|Post-season play: Appeared in 21 games in three World Series-1964, 1967, 1968. World Series statistics include a .391 batting average, 34 hits and 14 stolen bases.|
For Brock, baseball became all about stealing bases. In an issue of Time, Brock expressed his thoughts this way: "Stealing is the most dramatic moment of the game. The pitcher knows you're going, the crowd knows you're going, you know you're going. When you succeed it's a great feeling. Nothing upsets the other team as much as a stolen base."
As Brock perfected his stealing strategies, he also perfected his slide. Brock preferred a straight, "pop-up" slide, instead of the traditional hook slide, which starts 15 feet out from the base and wears the body. Brock's signature pop-up slide allowed him to accelerate full-speed into the bag. Because he ended his slides by pop-ping up, if there was an error in the throw, he could take third as well.
Before Brock came along, there was a player named Maury Wills who helped rejuvenate the stolen base. In 1962, Wills stole 104 bases, breaking Ty Cobb's record. No one imagined it could be topped again. But that was before Brock. In 1974, Brock broke Wills' stranglehold on the single-season steal mark of 104 by grabbing 118 stolen bases. That same season, he also scored 105 runs and batted .306.
Three years later, Brock broke Ty Cobb's career stolen-base record. It happened on August 29, 1977, when Brock entered the game one shy of Cobb's record of 892. As a leadoff batter, the eager Brock drew a walk and trotted to first. The Padres were nervous to have Brock on base and the pitcher, Dave Freisleben, stared at Brock, then briefly walked off the mound. On the next pitch, Brock took off and safely made it to second. He was now tied with Cobb.
In the seventh inning, Brock was on base once again with a chance to steal. Though the Cardinals were playing in San Diego, the fans were rooting for Brock. According to the St. Louis Post-Dispatch, they chanted, "Lou … Lou … Lou. Go! Go!" Freisleben was still on the mound. He threw to first, trying to get Brock to stick close to the bag.
Freisleben finally threw home, and Brock took off. Handily, he stole No. 893, setting a new major league baseball record. The game came to a halt as the crowd rose for a standing ovation. The base was dug up and ceremoniously presented to Brock. It was a historic moment, and even Freisleben, who'd given away the stolen base, remarked, "I kind of got goosebumps," according to the Post-Dispatch.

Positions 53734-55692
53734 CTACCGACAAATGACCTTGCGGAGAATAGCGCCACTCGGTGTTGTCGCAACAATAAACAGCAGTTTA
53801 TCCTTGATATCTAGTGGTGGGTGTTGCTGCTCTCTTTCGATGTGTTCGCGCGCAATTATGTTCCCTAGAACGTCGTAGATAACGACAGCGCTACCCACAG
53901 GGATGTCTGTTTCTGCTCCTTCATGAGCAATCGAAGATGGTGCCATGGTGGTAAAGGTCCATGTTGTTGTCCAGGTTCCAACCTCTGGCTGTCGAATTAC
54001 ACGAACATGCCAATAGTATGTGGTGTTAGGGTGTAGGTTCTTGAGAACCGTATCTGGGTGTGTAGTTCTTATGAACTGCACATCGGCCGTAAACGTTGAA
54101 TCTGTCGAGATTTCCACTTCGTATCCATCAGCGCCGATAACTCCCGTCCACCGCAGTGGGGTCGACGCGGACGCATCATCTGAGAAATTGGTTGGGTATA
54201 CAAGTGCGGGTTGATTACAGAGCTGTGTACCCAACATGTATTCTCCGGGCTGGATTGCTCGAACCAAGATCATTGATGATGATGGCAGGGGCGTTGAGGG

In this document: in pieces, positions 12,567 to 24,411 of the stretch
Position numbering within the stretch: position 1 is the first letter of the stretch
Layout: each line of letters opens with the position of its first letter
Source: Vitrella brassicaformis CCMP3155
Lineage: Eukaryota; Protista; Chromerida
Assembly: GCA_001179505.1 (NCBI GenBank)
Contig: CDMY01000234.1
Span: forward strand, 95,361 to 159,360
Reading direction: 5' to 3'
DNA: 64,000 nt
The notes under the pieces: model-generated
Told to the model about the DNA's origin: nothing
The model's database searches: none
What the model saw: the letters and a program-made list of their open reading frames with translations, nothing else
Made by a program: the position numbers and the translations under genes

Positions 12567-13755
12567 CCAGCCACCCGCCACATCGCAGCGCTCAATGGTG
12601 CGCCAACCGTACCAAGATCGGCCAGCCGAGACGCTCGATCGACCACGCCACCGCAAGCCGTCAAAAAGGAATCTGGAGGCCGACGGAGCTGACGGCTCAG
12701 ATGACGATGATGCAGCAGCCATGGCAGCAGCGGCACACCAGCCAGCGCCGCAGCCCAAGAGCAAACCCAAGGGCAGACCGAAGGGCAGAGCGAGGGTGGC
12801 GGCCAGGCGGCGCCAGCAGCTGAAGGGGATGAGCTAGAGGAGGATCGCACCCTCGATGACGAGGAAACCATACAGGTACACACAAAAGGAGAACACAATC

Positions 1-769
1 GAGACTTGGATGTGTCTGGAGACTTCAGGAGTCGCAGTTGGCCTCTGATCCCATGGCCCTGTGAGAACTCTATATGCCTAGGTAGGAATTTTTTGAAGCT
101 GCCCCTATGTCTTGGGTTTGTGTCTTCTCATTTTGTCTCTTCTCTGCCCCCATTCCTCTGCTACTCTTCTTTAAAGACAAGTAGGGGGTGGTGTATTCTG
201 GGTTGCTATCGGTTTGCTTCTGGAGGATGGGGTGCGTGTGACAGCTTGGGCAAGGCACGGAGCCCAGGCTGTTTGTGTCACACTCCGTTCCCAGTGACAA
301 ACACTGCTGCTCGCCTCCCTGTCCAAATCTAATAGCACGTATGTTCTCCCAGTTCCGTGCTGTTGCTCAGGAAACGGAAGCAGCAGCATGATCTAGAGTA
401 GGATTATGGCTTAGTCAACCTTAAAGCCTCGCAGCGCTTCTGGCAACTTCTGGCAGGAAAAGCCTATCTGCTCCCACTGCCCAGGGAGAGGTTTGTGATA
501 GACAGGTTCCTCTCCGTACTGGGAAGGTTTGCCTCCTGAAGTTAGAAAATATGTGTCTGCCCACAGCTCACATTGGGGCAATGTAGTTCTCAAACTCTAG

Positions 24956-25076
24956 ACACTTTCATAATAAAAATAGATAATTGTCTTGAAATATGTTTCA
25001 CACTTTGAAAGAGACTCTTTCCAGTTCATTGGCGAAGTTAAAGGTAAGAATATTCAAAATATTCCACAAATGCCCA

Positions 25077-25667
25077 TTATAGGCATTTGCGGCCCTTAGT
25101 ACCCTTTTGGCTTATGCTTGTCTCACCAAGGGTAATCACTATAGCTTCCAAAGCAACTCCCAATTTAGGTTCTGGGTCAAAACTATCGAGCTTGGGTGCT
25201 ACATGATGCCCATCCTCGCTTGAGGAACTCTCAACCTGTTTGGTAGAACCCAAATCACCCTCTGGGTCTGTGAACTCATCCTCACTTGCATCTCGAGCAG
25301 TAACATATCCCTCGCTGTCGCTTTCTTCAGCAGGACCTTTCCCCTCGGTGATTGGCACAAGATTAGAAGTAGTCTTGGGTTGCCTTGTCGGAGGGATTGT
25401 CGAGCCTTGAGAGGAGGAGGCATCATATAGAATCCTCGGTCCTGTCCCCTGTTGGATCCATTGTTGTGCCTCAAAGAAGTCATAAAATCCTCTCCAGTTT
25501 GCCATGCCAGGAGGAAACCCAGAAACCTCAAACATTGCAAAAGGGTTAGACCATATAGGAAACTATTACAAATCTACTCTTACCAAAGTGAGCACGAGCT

It is also interesting to note that Brock's stealing pace was much quicker than Cobb's. Cobb spread his 892 stolen bases out over 24 seasons and 3,033 games. Brock, however, broke the record in only 2,376 games over 17 seasons. Brock also picked up the pace as he got older and was 38 years old when he broke Cobb's record. The record stood until 1997, when Rickey Henderson of the Oakland A's ended the season with 1,231.
Brock's feat, however, was soon forgotten after he fell into a slump during the 1978 season, hitting only .221.
Joined Elite "3,000 Hits" Club
At the start of the 1979 season, Brock announced that it would be his last. Fans may have thought him washed up, but Brock had unfinished business. There was still one record Brock was chasing-he wanted to get 3,000 hits so he could be remembered as a hitter and not just a base-stealer.
Brock's goal worried teammates. The St. Louis Cardinals Encyclopedia quoted teammate Ken Boyer as saying: "I want very much to see Lou get 3000 hits, but I can't lose ball games or my job if he can't deliver."
Brock had spent the off-season building up the muscles in his legs and watching tapes of himself at bat. He was ready to make his mark in 1979. That season, Brock smacked 123 hits for a .304 batting average. He ended the season with 3,023 career hits, making him the 14th player to reach the hallowed 3,000th mark. It took 20 years before another National League player, Tony Gwynn , did it in 2000.
Along the way, Brock married three times. He divorced his high school sweetheart, Katie, in 1974. The couple had two children, Wanda, and Lou Brock, Jr., who played football for the San Diego Chargers. Brock later married and divorced Virgie Brock. In 1995, he married Jacqueline Brock, a special education teacher from the St. Louis area.
Where Is He Now?
After the renowned base stealer retired from baseball in 1979, Brock remained close to the Cardinals organization and in 1994 began working as a base-running and outfield instructor for the team, particularly helping out during spring training.
When he's not busy with baseball, Brock tends to the company he founded, Brockworld Products, Inc. Brock is president of the St. Louis-based company, which is a marketing and promotional ventures firm. He is also involved with raising funds for the Lou Brock Scholarship Foundation, which helps students who can't afford college.
Brock and his wife, the Rev. Jacqueline Brock, live in St. Charles, Missouri, and are involved with area charitable and civic efforts, mostly those aimed at helping youth. They also serve as elders to the Abundant Life Fellowship Church near Black Jack, Missouri.
Still King in St. Louis